The Conservation of Poedua – Part 14

The Conservation of Poedua – Part 14


We have had a very busy start to 2012, we have been working to have Poedua ready for display in March and preparing a number of paintings for the upcoming touring exhibition Angels and Aristocrats.

After the painting was re-stretched following the structural treatment, the old restorations including overpaint and old fills were removed.  The old fills and retouching were poorly matched to the original paint layer, in colour and texture, and in areas were broader than the damages, extending over areas of original paint.

A detail photograph of the old restorations over an old damage at the proper right inside elbow. Photograph taken by Melanie Carlisle, © Te Papa.


After the knowledge gained during the varnish removal and a number of further tests we determined that the only safe method for removing the old restorations was mechanically.  This involves very carefully scratching and chipping the additions away from the original layers.  This is done with small scalpels and dental tools under the stereo microscope.  It is very fine work and requires and strong and steady hand!

A detail of the same area as above after the old overpaint and fill material had been removed. The damage and loss to the original paint layer is revealed. Photograph taken by Melanie Carlisle, © Te Papa.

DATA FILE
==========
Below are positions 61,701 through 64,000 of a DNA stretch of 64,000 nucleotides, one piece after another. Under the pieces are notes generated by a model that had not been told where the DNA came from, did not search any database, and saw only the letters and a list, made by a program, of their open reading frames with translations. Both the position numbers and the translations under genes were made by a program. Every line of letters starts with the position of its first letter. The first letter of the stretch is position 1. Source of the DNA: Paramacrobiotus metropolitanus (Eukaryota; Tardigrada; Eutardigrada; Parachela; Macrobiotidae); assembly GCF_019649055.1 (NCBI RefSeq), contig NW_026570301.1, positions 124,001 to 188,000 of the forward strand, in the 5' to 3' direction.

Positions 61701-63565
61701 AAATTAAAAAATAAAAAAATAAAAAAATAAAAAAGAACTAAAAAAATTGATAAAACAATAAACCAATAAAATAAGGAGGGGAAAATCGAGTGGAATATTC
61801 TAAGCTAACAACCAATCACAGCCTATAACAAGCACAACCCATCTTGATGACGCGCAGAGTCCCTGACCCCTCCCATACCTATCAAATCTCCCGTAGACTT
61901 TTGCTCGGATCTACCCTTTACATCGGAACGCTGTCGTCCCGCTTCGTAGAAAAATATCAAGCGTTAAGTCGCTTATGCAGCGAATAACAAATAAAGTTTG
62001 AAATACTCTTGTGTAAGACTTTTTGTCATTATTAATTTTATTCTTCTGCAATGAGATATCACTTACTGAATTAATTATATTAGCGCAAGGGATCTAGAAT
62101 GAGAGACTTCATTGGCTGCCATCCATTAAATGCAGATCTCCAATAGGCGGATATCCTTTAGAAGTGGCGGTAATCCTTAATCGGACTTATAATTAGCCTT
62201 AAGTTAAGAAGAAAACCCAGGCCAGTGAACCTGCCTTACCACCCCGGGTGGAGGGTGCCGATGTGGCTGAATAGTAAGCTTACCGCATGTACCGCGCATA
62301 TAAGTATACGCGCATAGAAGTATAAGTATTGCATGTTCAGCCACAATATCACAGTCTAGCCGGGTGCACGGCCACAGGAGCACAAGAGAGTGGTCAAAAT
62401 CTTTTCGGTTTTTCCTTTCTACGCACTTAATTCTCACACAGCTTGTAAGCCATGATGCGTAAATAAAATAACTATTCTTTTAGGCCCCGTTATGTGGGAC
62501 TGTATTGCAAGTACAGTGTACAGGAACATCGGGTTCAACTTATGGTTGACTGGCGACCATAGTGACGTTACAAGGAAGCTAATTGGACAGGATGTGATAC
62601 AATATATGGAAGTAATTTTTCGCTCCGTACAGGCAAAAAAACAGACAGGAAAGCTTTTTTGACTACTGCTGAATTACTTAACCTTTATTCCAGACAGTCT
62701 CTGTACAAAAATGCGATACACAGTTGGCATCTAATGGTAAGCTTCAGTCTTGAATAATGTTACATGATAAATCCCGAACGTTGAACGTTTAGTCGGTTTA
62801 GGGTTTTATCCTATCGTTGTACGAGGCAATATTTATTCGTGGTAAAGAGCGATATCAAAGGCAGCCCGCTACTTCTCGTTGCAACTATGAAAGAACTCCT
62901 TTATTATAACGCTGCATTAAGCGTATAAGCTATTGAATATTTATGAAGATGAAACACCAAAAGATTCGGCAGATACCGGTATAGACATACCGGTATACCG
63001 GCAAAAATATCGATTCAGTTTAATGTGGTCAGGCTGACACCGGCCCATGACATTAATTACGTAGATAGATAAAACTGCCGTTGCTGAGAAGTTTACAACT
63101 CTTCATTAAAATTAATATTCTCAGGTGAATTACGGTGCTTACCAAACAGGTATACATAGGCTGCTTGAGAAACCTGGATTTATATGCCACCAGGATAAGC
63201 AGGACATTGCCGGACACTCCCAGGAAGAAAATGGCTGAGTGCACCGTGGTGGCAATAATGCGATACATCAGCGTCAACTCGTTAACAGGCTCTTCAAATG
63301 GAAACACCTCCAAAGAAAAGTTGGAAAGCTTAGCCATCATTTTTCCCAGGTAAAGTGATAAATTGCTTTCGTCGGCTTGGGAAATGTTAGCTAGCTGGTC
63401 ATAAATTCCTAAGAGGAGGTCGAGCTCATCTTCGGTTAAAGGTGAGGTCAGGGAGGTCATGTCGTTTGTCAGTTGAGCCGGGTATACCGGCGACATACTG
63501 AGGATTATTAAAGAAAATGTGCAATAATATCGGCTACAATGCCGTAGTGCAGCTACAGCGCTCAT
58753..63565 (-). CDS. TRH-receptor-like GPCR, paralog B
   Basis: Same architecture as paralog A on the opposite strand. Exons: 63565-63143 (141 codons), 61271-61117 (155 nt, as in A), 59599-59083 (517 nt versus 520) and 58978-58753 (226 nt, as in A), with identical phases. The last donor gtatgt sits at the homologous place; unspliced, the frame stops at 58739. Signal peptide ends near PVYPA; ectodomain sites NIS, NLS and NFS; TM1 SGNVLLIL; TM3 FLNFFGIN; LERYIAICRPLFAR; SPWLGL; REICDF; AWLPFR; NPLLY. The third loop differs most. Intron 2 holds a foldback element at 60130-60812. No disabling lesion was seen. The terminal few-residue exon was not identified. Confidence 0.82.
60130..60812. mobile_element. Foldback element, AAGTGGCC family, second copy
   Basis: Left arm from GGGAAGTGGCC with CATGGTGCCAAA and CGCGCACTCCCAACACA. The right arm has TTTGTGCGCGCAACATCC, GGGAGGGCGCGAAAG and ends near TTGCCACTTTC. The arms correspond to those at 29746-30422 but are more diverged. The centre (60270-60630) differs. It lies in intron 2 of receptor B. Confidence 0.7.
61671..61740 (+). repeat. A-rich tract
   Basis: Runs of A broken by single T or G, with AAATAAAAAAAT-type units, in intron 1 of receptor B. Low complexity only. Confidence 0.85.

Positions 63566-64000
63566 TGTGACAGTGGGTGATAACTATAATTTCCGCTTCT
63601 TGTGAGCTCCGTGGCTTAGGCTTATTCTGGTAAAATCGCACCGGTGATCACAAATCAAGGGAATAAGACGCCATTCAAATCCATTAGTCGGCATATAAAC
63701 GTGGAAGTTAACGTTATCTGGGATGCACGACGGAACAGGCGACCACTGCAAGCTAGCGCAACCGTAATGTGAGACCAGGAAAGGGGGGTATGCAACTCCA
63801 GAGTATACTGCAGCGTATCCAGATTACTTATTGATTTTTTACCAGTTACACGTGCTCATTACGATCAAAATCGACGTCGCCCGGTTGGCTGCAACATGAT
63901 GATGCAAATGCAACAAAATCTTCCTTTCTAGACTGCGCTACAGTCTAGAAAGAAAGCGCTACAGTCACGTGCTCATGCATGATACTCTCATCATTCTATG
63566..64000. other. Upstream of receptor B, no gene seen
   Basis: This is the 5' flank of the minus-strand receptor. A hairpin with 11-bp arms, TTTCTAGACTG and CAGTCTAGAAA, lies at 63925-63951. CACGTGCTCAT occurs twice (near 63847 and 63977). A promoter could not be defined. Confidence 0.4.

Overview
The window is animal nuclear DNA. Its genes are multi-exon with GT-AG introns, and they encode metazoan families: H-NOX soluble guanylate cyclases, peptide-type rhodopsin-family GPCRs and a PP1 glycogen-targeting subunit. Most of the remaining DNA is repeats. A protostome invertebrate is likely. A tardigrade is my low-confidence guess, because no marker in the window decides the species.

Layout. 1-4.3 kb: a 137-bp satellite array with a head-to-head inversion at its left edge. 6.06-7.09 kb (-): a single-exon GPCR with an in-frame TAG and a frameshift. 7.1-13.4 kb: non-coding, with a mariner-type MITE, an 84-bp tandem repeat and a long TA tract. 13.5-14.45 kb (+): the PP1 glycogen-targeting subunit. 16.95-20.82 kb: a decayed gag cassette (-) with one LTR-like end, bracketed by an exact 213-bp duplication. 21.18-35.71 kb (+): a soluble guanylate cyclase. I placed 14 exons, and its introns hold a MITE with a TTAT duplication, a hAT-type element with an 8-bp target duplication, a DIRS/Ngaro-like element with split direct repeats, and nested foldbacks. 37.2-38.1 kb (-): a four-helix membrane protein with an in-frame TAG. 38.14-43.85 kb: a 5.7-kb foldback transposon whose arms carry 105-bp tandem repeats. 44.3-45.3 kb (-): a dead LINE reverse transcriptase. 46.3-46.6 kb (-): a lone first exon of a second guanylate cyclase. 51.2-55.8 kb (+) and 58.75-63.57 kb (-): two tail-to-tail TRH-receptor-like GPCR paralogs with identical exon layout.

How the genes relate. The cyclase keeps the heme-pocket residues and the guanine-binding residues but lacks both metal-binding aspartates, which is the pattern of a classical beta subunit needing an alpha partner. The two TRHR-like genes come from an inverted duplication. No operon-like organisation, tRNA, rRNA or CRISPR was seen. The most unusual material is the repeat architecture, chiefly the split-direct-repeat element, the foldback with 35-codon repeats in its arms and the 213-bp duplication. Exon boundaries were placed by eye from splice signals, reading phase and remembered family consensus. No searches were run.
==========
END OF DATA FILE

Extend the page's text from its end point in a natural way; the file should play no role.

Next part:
As you can imagine this is quite a time consuming process – each movement removing a barely perceptible amount, a square centimetre can take an hour or more.


Once all the old retouchings have been removed we can see the painting in its barest state – all that is left is the artists work and with the damages and deterioration exposed.  We record this with photographs before the next stage of restoration begins which involves adding to the painting to ensure the work reads according to the artist’s intent.

Overall image showing the complete clean - all surface dirt, varnish and old restorations have been removed. The damages and deterioration in the paint layer are exposed. Photograph taken by Melanie Carlisle, © Te Papa.


The first stage of restoration is the filling of the losses in the paint layer.  Many were revealed after the removal of the old restorations and the tiny pin hole loses caused by water damage in the lower centre of the painting were also filled.  We use commercial chalk based filler which has been tested and proven to have favourable ageing qualities, remaining reversible with time.

Overall image after the new fills have been added to the losses in the paint layer. Photograph taken by Melanie Carlisle, © Te Papa.


It is very important to emulate the paint layer texture in the fills and in the cause of this painting the texture is predominately the twill canvas texture showing through the very thin paint layer.  Under raking light we use small spatulas, scalpels and dental tools to create the required texture.

Detail of the same area as above after the new fill material has been added. Photograph taken by Melanie Carlisle, © Te Papa.


The painting is now ready for the first layer of varnish!

Come and hear about the conservation of the painting when Katherine and I present our work on Monday 5 March at Te Papa.  Find out more here.

1 Comment

  1. What a fantastic job – beautifully done!

Leave a Reply

Your email address will not be published. Required fields are marked *